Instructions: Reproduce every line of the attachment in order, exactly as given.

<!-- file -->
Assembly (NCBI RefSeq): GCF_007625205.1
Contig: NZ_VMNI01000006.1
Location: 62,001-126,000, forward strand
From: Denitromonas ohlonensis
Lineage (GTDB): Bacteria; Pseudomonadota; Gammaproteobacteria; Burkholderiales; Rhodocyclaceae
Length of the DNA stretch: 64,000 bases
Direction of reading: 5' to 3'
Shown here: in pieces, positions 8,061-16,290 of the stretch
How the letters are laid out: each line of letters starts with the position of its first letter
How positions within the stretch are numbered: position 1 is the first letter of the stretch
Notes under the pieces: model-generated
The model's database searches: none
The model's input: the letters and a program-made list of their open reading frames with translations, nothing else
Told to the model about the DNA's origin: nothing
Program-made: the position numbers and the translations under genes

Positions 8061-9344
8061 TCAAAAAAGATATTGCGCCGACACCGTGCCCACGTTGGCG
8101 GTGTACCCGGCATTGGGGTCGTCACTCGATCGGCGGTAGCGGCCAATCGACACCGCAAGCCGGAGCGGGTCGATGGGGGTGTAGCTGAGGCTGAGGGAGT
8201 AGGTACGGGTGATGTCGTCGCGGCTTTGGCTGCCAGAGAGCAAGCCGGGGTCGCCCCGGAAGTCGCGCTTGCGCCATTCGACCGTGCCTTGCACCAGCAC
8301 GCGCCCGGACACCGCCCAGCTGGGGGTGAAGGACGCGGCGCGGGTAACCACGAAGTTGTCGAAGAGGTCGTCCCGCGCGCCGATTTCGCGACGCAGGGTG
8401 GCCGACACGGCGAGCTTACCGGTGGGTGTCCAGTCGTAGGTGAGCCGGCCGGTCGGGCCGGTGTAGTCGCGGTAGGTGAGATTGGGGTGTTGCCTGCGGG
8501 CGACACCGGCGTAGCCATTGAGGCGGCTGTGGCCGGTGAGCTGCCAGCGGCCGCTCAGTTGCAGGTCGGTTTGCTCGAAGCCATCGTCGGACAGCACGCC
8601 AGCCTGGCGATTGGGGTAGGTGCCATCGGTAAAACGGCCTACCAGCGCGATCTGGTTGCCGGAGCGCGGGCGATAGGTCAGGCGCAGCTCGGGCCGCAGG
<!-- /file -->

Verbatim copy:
Assembly (NCBI RefSeq): GCF_007625205.1
Contig: NZ_VMNI01000006.1
Location: 62,001-126,000, forward strand
From: Denitromonas ohlonensis
Lineage (GTDB): Bacteria; Pseudomonadota; Gammaproteobacteria; Burkholderiales; Rhodocyclaceae
Length of the DNA stretch: 64,000 bases
Direction of reading: 5' to 3'
Shown here: in pieces, positions 8,061-16,290 of the stretch
How the letters are laid out: each line of letters starts with the position of its first letter
How positions within the stretch are numbered: position 1 is the first letter of the stretch
Notes under the pieces: model-generated
The model's database searches: none
The model's input: the letters and a program-made list of their open reading frames with translations, nothing else
Told to the model about the DNA's origin: nothing
Program-made: the position numbers and the translations under genes

Positions 8061-9344
8061 TCAAAAAAGATATTGCGCCGACACCGTGCCCACGTTGGCG
8101 GTGTACCCGGCATTGGGGTCGTCACTCGATCGGCGGTAGCGGCCAATCGACACCGCAAGCCGGAGCGGGTCGATGGGGGTGTAGCTGAGGCTGAGGGAGT
8201 AGGTACGGGTGATGTCGTCGCGGCTTTGGCTGCCAGAGAGCAAGCCGGGGTCGCCCCGGAAGTCGCGCTTGCGCCATTCGACCGTGCCTTGCACCAGCAC
8301 GCGCCCGGACACCGCCCAGCTGGGGGTGAAGGACGCGGCGCGGGTAACCACGAAGTTGTCGAAGAGGTCGTCCCGCGCGCCGATTTCGCGACGCAGGGTG
8401 GCCGACACGGCGAGCTTACCGGTGGGTGTCCAGTCGTAGGTGAGCCGGCCGGTCGGGCCGGTGTAGTCGCGGTAGGTGAGATTGGGGTGTTGCCTGCGGG
8501 CGACACCGGCGTAGCCATTGAGGCGGCTGTGGCCGGTGAGCTGCCAGCGGCCGCTCAGTTGCAGGTCGGTTTGCTCGAAGCCATCGTCGGACAGCACGCC
8601 AGCCTGGCGATTGGGGTAGGTGCCATCGGTAAAACGGCCTACCAGCGCGATCTGGTTGCCGGAGCGCGGGCGATAGGTCAGGCGCAGCTCGGGCCGCAGG